Thursday, August 30, 2007

Bush to hit Congress up for another $50 billion

By Scott Cavanagh
With the price tag for the Iraq War fast approaching $500 billion, the Bush Administration plans to request an additional $50 billion from Congress next month, following Gen. David Petraeus and U.S. Ambassador Ryan Crocker's state of the war reports.

Despite continued assertions that the President would make no decisions regarding future war strategy before hearing from both men, the White House appears to have reached its own conclusions concerning the success of this year's "troop surge" -- it's working and we're staying.

This should come as no surprise to anyone following the most recent developments surrounding the appearance of W's new favorite General in front of his least favorite legislative body. Between last week's announcement that most of Petraeus' findings would be documented in a report pieced together by White House spin doctors, to the Pentagon's calls for many of the meetings to be closed to the public, it is clear that Mr. Bush and his advisers plan to paint a fairly rosy scenario for the American people concerning progress in Iraq.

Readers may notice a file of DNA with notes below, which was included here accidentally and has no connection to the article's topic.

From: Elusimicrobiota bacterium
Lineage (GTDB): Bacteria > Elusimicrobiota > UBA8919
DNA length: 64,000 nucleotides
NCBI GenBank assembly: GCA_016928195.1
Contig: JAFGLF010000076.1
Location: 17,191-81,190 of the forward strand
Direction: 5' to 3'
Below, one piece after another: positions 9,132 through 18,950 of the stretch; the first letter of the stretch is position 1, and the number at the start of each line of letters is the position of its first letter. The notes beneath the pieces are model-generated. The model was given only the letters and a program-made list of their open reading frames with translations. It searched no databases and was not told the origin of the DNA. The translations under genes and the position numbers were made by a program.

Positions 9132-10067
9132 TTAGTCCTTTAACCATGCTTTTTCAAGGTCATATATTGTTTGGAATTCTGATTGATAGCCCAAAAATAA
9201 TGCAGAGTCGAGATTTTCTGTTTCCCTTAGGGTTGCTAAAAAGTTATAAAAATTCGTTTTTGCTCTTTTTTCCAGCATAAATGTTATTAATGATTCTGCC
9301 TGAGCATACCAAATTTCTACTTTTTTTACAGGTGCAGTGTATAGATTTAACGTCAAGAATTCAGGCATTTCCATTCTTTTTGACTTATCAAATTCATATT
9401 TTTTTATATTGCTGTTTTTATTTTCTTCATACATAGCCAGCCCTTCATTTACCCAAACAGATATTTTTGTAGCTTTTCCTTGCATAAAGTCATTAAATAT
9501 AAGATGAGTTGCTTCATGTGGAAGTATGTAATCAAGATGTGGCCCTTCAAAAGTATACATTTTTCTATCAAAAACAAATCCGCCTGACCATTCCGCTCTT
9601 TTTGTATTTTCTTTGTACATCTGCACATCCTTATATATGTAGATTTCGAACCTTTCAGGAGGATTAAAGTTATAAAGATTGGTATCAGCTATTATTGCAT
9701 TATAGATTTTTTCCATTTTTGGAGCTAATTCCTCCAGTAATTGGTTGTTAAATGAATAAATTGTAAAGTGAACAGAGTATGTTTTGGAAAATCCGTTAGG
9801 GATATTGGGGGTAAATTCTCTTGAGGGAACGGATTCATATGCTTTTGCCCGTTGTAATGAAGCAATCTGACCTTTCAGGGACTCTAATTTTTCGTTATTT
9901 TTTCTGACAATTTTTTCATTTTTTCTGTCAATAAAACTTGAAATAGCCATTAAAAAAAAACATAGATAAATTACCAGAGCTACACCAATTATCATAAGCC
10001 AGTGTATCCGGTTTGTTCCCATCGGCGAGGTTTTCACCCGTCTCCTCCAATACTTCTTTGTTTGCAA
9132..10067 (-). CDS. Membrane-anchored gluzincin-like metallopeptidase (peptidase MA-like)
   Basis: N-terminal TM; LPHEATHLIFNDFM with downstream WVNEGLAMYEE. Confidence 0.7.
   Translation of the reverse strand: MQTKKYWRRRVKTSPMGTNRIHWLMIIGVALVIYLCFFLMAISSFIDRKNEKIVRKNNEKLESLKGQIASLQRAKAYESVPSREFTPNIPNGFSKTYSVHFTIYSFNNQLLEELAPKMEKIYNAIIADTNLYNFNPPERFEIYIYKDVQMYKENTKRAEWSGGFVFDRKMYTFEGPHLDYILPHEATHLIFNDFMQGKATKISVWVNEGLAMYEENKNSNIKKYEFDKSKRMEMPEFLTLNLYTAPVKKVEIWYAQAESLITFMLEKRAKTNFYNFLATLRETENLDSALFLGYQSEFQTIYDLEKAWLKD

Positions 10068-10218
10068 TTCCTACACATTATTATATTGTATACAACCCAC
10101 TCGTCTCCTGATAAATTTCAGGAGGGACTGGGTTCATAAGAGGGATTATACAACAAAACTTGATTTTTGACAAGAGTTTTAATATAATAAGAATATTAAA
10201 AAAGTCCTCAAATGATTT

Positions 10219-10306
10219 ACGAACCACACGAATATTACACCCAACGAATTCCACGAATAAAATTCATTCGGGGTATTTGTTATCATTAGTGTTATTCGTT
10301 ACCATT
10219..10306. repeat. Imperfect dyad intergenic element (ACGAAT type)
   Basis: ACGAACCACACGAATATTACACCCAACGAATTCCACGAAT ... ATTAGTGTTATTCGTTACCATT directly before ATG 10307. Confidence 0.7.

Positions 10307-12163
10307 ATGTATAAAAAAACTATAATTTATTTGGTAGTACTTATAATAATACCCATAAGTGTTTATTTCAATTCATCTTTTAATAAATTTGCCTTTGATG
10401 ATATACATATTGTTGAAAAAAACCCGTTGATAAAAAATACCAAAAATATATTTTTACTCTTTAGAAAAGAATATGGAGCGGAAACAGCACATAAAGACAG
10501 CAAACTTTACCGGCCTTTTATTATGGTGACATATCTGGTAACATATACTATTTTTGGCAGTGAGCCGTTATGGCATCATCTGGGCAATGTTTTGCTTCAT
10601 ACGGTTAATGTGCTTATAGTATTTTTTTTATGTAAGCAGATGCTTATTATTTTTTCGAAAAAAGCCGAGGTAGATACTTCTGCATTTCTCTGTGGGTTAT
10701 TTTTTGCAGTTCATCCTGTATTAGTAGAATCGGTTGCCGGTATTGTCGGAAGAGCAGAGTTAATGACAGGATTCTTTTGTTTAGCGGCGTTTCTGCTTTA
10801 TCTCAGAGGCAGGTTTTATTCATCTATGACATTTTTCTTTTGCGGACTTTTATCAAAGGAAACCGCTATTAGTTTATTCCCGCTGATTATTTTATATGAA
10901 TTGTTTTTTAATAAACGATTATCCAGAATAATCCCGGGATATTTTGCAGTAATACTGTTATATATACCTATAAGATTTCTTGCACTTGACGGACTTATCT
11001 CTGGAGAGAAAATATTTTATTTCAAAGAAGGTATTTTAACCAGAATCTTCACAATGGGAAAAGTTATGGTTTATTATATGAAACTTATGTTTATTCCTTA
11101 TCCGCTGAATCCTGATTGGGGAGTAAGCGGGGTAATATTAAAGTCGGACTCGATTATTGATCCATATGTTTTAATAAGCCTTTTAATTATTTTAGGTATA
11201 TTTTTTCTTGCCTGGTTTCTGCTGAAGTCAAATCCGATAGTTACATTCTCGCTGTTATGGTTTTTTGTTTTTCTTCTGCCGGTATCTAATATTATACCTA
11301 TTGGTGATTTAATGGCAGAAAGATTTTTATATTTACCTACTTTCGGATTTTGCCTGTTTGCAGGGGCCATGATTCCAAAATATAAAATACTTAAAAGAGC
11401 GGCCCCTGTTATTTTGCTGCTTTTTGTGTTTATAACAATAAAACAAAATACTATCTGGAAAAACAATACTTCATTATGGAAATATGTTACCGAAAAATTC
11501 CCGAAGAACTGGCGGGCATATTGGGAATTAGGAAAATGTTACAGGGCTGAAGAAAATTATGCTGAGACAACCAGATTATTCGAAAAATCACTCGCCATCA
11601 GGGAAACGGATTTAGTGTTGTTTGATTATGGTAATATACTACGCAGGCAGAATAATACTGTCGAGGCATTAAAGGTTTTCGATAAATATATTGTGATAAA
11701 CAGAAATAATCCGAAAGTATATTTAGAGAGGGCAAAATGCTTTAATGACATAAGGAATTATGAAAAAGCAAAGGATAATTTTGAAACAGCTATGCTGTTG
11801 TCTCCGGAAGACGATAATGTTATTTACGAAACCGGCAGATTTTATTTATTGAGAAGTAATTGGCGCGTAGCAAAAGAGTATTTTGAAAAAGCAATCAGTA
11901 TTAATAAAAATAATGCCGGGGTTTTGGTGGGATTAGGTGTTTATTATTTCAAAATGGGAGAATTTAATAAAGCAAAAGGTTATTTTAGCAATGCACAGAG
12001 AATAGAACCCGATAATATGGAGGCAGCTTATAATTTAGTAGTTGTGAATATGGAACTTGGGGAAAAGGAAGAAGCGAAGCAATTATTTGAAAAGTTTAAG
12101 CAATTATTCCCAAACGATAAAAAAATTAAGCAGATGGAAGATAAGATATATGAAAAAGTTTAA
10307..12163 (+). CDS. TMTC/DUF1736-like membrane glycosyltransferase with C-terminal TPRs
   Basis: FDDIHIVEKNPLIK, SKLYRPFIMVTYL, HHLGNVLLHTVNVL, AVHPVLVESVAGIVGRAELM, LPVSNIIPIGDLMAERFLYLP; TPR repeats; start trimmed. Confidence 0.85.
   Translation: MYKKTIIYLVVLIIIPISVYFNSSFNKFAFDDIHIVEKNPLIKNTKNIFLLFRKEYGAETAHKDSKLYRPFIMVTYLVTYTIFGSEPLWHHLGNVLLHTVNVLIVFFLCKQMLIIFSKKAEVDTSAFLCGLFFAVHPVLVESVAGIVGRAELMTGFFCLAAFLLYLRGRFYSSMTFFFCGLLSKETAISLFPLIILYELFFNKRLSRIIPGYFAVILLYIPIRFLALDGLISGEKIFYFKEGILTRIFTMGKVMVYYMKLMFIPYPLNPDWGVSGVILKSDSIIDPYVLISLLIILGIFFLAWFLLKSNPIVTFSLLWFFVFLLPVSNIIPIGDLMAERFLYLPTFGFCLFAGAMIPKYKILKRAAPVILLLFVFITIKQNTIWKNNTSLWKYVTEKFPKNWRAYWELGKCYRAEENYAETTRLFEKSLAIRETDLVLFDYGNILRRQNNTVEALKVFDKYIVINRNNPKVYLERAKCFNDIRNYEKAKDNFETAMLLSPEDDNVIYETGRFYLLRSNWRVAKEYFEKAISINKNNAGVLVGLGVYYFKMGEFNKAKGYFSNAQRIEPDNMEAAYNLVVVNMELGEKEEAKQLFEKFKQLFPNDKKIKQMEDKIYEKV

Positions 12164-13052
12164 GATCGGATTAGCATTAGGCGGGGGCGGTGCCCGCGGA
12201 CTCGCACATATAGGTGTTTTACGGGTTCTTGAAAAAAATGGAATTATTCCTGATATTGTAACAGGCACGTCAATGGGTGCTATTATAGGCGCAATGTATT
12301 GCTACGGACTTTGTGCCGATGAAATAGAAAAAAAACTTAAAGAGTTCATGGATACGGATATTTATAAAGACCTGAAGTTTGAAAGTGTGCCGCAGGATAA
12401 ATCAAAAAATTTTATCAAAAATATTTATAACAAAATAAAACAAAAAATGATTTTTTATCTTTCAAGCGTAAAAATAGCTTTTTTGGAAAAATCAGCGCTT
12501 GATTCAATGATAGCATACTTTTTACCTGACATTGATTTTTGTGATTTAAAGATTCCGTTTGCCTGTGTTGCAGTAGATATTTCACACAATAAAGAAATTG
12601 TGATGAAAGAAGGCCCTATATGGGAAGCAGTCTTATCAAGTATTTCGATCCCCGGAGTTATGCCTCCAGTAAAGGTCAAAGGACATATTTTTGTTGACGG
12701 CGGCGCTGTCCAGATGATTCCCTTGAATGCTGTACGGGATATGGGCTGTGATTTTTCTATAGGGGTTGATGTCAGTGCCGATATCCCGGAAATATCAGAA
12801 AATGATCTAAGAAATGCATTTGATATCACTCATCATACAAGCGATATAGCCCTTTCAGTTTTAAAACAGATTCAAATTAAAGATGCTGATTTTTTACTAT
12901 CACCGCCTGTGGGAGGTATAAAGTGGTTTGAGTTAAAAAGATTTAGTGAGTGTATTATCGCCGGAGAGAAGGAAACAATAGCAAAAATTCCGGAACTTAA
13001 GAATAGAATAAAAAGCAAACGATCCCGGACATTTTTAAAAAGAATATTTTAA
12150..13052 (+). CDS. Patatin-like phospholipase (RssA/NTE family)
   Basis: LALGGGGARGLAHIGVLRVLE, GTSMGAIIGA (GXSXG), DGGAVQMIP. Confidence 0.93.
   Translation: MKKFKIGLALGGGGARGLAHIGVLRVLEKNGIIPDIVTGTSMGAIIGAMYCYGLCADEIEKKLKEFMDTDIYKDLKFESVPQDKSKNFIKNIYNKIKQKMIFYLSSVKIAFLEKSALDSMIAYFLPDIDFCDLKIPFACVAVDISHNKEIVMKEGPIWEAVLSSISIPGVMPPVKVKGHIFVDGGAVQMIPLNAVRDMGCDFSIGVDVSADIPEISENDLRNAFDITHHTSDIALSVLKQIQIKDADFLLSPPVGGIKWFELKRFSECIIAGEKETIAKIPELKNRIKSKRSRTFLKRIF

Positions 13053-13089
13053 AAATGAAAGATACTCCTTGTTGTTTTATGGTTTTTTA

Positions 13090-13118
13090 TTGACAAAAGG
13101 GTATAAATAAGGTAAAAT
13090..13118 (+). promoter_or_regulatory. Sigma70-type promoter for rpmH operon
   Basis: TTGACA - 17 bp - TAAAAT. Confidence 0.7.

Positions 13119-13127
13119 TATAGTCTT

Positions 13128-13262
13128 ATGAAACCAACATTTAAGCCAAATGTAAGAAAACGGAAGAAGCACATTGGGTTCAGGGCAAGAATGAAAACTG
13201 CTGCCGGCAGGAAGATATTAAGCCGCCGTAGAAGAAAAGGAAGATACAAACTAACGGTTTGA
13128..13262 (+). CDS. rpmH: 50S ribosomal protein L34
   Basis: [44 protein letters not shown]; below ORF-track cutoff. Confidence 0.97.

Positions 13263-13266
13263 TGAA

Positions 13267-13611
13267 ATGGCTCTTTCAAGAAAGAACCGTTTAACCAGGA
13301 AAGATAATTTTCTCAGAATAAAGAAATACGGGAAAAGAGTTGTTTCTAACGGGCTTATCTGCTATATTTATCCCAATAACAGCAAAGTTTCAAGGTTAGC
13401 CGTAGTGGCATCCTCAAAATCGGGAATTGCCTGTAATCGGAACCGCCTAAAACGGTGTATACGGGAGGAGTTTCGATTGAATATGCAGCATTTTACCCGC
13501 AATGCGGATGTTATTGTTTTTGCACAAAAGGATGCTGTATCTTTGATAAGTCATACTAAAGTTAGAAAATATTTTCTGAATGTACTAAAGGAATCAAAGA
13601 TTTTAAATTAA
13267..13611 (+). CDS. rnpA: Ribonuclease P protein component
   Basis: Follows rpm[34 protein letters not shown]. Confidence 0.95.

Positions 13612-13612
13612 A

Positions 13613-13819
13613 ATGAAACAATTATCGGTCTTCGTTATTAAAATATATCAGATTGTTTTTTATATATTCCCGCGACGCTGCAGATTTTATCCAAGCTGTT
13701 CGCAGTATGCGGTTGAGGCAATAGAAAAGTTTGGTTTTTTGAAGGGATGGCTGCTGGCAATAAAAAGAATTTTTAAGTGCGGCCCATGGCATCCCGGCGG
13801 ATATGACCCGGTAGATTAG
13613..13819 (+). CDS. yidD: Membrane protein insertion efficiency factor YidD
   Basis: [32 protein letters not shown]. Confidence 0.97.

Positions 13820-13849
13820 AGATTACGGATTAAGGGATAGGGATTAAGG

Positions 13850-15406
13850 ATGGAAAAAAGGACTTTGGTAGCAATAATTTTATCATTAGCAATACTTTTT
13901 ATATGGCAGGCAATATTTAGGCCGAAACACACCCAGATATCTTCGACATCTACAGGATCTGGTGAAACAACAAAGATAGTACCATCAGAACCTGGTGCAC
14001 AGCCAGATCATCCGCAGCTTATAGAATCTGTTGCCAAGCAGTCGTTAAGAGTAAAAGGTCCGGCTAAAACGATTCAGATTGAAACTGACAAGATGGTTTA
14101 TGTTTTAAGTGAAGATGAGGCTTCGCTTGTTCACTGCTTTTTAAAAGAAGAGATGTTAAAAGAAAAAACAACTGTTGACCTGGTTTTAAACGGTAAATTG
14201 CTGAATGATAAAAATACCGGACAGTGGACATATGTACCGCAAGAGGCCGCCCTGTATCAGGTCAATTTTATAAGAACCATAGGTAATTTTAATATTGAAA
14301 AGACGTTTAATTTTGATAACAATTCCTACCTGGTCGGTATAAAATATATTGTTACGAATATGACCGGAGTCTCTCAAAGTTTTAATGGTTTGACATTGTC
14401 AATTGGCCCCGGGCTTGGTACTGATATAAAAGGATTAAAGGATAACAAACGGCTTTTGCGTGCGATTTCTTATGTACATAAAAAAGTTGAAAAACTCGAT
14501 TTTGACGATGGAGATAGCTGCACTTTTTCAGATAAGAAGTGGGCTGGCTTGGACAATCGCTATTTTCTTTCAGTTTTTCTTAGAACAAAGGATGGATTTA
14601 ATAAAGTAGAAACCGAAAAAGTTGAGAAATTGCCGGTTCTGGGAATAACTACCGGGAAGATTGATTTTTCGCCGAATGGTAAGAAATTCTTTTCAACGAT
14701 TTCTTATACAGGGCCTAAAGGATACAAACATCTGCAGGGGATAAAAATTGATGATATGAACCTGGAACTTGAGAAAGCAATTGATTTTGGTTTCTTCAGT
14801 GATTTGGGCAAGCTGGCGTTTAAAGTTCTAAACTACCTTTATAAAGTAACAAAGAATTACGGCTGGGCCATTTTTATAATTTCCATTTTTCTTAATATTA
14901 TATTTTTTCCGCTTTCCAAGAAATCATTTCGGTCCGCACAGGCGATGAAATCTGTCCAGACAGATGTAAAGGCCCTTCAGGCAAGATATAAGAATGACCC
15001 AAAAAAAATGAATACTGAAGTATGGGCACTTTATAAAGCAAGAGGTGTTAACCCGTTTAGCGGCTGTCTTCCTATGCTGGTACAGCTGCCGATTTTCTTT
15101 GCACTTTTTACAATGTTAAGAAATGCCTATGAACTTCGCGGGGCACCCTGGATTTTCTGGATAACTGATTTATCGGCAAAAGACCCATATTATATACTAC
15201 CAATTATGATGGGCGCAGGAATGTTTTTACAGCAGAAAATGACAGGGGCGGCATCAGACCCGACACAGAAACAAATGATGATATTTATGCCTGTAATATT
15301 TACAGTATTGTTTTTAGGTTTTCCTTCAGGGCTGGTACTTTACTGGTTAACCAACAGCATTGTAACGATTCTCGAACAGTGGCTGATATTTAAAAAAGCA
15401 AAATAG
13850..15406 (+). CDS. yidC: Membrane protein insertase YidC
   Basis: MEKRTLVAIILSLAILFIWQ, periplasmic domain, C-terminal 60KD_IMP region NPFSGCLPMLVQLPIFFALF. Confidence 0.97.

That conclusion flies in the face of the soon-to-be-released report by the Government Accountability Office (GAO), which found the Iraq War effort failing in 15 of the 18 congressionally mandated "benchmark" goals for military and political progress.

END OF POST

2 comments:

Anonymous said...

Sorry Scott,
Did you liberals think Petraeus was a writer or something? He's a soldier. He was never going to personally write an encyclopedia-sized document by himself while conducting a war campaign. Get real -- you have no idea what will be said, or come of these hearings.

Pete in Florida

Mike Hart said...

GAO Report basically says that Iraq is a mess but Bush and co. will not buy it and neither will the disgusting Pentagon, which is helping Bush to stay there by coming up with added info (obviously to help Bush's overly positive view) to add to report. Yeah, the Pentagon really loves its soldiers; they just see the troop as pawns and do not care how long they are in Iraq or how many die needlessly - as long as it gives them something to do and power/money, etc.